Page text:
Cohort VII (aka Cohort Zoom) has now completed the indoor portion of our required 40 training hours and the final exam, but the field hours have been hard to come by due to pandemic safety concerns. Now, thanks to our intrepid leader, Peggy Plass, we are finally logging some outdoor hours. Our first field trip of 2021 was incorporated as part of the HMN Warblers & Wildflowers event in early May. Various cohort members attended walks at the different locations. The highlight, other than the fantastic wildflowers and birds, was getting to see some of our classmates without zoom rectangles around their heads and bookshelves in the background. (Click HERE for photos from this event/ trip.)
Our second outing was a hike in Shenandoah National Park on May 12. Jerry Hopkins, Cohort I, led us, including Peggy, on a leisurely 3 mile plus hike down the Rose River from Fisher’s Gap, then up the Hogcamp Branch to Dark Hollow Falls and back to the gap. In addition to sighting some beautiful birds and wildflowers, Jerry filled our brains with many geological, hydrological, and historical facts of the area.
Then five days later, Kathy Byers, Cohort IV, with John Bauman, Cohort VI, led us on a bird walk in Hillandale Park, Harrisonburg. In addition to one or more of us observing 29 species, Kathy passed on much valuable information on best birding practices, binocular tips and bird identification hints. Although the recent resident Eastern Screech-Owl (Red Phase) eluded us, the highlight may have been the spot where we saw Blackburnian Warblers and watched Downy Woodpeckers bring spiders and other nutrition to their young.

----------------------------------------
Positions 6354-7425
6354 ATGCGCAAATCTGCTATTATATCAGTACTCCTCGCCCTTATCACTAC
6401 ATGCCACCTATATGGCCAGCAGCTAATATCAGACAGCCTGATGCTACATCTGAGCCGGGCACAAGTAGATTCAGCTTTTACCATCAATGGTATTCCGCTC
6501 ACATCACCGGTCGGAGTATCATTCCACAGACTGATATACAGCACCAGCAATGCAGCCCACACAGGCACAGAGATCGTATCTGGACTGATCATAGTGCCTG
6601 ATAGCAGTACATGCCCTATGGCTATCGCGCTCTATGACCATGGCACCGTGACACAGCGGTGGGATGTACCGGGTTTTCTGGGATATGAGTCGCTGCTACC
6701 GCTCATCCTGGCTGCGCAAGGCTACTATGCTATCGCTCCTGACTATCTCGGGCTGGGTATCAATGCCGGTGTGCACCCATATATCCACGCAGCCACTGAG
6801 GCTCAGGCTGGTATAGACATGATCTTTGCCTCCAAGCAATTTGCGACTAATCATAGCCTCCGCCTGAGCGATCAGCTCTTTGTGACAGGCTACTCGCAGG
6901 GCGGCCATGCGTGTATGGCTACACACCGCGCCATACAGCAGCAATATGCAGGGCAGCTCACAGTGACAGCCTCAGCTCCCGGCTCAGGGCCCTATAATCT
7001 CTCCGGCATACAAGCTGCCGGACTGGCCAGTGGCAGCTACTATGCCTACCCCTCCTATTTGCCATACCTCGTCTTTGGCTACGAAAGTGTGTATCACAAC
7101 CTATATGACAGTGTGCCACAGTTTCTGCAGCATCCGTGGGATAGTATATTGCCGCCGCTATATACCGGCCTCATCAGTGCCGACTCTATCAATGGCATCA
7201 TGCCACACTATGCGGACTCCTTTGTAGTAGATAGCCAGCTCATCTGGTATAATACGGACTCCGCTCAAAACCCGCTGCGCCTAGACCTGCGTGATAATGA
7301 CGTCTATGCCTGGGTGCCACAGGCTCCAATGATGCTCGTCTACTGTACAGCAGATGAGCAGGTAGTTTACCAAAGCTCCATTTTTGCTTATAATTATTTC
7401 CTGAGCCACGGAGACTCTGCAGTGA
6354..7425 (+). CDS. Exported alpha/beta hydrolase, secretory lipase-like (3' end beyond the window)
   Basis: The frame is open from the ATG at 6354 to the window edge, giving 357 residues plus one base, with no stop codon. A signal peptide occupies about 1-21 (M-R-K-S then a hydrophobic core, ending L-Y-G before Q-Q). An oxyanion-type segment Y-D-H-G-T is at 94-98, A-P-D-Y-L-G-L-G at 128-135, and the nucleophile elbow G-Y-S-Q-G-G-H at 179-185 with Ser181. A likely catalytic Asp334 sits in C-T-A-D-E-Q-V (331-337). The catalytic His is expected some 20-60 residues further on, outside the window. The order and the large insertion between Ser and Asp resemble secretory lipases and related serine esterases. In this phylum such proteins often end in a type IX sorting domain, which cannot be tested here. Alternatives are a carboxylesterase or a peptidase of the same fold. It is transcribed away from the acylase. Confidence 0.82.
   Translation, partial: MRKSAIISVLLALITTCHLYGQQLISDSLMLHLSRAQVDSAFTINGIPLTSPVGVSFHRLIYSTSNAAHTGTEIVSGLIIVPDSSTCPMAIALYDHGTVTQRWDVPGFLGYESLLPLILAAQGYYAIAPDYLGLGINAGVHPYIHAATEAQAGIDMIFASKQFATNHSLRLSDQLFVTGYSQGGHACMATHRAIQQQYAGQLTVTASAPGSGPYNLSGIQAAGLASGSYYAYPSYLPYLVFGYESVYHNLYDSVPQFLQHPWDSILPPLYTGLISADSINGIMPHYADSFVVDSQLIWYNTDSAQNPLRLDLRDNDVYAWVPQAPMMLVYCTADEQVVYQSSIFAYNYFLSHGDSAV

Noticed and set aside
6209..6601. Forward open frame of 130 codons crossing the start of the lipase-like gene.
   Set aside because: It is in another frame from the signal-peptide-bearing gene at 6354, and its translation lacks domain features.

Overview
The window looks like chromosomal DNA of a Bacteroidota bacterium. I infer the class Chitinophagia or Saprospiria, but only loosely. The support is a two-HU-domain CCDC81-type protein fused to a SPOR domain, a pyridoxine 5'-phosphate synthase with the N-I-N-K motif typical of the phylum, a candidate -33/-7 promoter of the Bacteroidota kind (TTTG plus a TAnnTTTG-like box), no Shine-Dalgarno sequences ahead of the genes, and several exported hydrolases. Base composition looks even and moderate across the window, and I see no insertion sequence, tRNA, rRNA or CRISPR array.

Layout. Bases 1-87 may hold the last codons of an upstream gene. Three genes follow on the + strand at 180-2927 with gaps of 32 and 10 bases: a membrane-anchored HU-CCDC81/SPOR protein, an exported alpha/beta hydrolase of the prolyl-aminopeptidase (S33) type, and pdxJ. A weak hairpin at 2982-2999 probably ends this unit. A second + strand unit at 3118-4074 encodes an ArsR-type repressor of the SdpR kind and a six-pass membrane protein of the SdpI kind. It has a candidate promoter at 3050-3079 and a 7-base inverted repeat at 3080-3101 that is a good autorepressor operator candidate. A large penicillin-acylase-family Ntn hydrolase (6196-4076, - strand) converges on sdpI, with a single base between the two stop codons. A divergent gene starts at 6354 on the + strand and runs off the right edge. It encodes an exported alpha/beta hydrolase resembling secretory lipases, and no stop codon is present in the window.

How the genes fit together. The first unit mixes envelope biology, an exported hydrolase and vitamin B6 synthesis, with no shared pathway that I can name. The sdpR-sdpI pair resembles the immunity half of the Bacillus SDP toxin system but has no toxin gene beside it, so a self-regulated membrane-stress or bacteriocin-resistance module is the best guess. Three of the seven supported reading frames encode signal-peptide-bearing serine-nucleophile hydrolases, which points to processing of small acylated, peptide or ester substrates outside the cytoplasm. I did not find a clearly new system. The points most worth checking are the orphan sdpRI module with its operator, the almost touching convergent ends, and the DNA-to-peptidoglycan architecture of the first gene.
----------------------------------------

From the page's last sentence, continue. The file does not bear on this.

To complete our May run of field trips, five of us joined Peggy for a trip to Deep Run Ponds Natural Area Preserve on May 28. Our two plus hour trek through the forest was led by Steve Gaines, Restoration Forester, Virginia Department of Conservation and Recreation. Although the trip was under threat of postponement due to rain, for the most part it was simply just cloudy, with the sun even peeking out occasionally. What better weather could we ask for in our search for vernal pools. On the way to Pond No. 5, Steve filled our heads with many facts and tips on tree identification, from American Chestnut to Virginia Pine (2 needles, forming a “V” for Virginia). Although dry a week ago according to Steve, Pond No. 5 was now partially filled with murky water, making it impossible to find any egg masses or other life. Pond No. 6, home of the rare Virginia Sneezeweed, was dry, and no Sneezeweed in bloom to tickle our senses. To return to our cars, Steve led us through a field which was a mecca for ticks and invasive plants. Our biggest surprise there was flushing a Wild Turkey while trying to chase down the smothering Mile-a-minute weed (we did ultimately catch up to it).
Thank you Steve for a fabulous outing and to Peggy for the great series of May field trips.
– Art Fovargue, Cohort VII
Photos by Art.
Photo at top above is from the birding field trip at Hillandale Park on May 17 led by Kathy Byers.
Click on any image below to see the full image and get a slide show of the photos.